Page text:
I have found myself in many a situation that goes something like this: the person I’m with starts talking about their new diet, or maybe commenting on someone’s weight loss, or some generally uncomfortable thing that I do not want to discuss with them. I desperately want to say something that will change their mind on the issue, fully convincing them that they were wrong to bring it up while instilling within them the desire to never, ever discuss that thing again. Easy, right? Yeah, not so much.
We have all been in situations where someone says something you don’t agree with, but feel awkward about correcting. Especially when it pertains to someone’s body or food choices, it can be immensely difficult to violate the social norms of behavior and risk being labeled “too easily offended” or “one of those feminists.” But, if the ultimate goal is to liberate ourselves from the insidious grasp of diet culture, we have to get comfortable calling people out.
For me, I first consider: What is the desired outcome of this situation? Sometimes, I just want to shut the conversation down. This person does not need to learn the error of their ways, they just need to shut the hell up and change the subject. I’ll say something like, “I’m not comfortable discussing that” or “Let’s talk about something else.” These assert my boundaries without opening the topic for conversation. This works particularly well if the person is someone you know will not respond well to the learning opportunity you might otherwise present them.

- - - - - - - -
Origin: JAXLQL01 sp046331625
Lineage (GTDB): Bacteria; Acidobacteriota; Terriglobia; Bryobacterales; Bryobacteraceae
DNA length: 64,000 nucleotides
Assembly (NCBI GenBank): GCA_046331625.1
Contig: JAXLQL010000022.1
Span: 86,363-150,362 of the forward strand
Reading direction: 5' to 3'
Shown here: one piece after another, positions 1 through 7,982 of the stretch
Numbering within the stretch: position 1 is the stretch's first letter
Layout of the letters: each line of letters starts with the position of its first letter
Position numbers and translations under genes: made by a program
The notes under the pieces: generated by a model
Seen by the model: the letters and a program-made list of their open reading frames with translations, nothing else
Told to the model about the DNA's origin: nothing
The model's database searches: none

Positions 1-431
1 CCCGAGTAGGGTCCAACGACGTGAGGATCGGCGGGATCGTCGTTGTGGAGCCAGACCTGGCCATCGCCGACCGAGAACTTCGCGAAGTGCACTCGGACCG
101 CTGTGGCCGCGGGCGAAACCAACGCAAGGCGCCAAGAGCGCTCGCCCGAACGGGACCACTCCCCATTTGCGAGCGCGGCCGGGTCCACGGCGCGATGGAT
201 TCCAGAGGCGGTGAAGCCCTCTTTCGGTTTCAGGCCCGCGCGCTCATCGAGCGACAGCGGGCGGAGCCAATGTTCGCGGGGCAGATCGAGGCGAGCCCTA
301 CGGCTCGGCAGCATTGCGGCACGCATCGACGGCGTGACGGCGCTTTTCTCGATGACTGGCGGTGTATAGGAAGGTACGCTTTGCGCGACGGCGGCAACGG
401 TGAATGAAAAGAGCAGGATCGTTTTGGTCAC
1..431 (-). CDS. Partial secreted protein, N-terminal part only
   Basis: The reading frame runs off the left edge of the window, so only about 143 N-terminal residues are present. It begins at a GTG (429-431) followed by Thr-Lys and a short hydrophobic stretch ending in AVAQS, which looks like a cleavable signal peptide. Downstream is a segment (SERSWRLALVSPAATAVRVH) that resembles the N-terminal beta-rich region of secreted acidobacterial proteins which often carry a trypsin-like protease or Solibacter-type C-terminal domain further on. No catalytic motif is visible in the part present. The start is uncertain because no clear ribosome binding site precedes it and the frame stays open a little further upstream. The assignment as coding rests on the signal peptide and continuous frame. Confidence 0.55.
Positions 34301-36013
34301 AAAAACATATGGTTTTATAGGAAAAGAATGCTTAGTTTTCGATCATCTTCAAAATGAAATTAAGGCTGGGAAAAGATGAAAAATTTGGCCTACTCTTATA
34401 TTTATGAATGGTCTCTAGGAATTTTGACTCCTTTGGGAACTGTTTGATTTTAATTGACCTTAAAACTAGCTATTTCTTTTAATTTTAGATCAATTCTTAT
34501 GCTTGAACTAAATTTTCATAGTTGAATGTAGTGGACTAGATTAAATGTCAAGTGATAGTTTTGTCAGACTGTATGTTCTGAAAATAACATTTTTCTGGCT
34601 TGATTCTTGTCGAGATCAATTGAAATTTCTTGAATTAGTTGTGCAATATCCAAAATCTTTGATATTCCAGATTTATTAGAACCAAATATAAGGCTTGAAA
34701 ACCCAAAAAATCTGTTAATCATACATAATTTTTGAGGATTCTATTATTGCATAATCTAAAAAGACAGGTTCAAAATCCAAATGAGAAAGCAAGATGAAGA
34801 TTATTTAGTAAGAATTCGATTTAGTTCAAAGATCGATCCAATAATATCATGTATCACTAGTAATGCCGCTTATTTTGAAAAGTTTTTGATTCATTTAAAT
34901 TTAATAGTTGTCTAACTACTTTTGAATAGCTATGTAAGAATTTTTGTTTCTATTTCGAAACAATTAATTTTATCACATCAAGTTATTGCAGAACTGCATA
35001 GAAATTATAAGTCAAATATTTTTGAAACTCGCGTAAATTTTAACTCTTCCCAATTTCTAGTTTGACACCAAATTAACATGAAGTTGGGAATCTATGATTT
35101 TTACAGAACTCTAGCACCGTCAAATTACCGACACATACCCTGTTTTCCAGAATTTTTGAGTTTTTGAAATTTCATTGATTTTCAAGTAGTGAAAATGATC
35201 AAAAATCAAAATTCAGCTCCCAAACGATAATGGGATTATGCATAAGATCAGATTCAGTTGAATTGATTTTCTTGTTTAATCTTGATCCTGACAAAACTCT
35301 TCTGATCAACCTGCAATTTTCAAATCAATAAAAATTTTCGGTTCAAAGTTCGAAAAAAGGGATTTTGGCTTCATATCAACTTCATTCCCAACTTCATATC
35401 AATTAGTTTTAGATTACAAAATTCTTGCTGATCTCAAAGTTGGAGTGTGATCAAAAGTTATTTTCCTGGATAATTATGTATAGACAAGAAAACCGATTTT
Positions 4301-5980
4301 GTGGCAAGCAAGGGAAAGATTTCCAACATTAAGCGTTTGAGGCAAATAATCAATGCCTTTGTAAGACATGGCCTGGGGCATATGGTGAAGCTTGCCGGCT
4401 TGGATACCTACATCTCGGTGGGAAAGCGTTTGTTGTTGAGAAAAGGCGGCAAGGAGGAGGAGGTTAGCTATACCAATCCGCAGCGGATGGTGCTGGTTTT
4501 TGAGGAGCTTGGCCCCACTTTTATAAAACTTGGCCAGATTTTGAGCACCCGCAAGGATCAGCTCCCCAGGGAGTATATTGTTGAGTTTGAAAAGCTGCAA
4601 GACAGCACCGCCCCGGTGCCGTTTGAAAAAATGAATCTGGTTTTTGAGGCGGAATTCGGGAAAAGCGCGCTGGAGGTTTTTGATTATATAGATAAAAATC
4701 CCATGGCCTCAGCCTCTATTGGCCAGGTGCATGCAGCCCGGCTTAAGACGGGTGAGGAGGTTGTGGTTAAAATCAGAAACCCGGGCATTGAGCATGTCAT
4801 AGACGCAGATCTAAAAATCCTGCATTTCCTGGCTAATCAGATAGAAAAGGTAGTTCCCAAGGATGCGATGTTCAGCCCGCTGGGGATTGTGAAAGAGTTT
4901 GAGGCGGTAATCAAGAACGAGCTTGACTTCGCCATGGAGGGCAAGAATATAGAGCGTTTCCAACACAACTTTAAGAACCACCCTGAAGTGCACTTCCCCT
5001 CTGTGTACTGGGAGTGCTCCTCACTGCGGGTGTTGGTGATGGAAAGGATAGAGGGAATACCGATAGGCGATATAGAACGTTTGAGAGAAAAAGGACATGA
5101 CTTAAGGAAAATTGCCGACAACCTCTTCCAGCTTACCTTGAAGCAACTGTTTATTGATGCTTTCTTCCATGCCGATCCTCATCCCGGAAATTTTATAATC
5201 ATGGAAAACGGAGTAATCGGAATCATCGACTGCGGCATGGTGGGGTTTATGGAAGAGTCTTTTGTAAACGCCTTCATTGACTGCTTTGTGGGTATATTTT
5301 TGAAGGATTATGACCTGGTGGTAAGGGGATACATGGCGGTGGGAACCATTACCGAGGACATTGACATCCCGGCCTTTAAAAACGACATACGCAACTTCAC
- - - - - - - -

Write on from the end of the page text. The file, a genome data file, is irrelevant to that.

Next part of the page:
If I want the person to recognize that they have said something unintentionally hurtful, but still put a stop to the conversation, saying something like, “Wow, that’s really hurtful” can help the person realize that they crossed a line. Sometimes people speak without thinking. It doesn’t excuse the things they say, but it does help to realize that they may not have intended to cause harm. Making them a little uncomfortable can help to flag inappropriate conversation topics.
Many of my experiences with uncomfortable body and food comments have come from strangers. That can be a completely different ballpark, since you may be in a situation where you can’t necessarily voice your opinion safely. When you are at work or any other place where you need to maintain a certain level of decorum, sometimes the best option is also the least appetizing: say nothing at all. This can be super challenging when your first instinct is to spit back a clever retort, but ultimately, your safety comes before any teachable moment. Try to accept that people have to learn and unlearn at their own pace, in their own time, and you are under no obligation to be the catalyst for that change. You do not have to pick every fight; sometimes it is better to save your strength for another day.
When you believe someone is genuinely open to new ideas, it can help to ask curious, open-ended questions. For example, if someone says something disparaging about themselves, a response of “why do you think that?” can be more helpful in starting a dialogue than, “Well, sorry, but you’re wrong.” Often, people will comment on their own food issues or some perceived flaw with their own bodies without realizing that the people around them internalize that shame as their own. Being honest and a little vulnerable can get them to that place of questioning why, indeed, they have held on to these harmful values and attitudes.
Sometimes, you can say and do all of the right things, and people still do not care enough to change their behaviors. Those are the situations that can make you want to curl up in a ball and never again speak up for the things you believe. But, we are not the keepers of those around us. Their health and happiness do not depend solely on us, and we are allowed to pick our battles.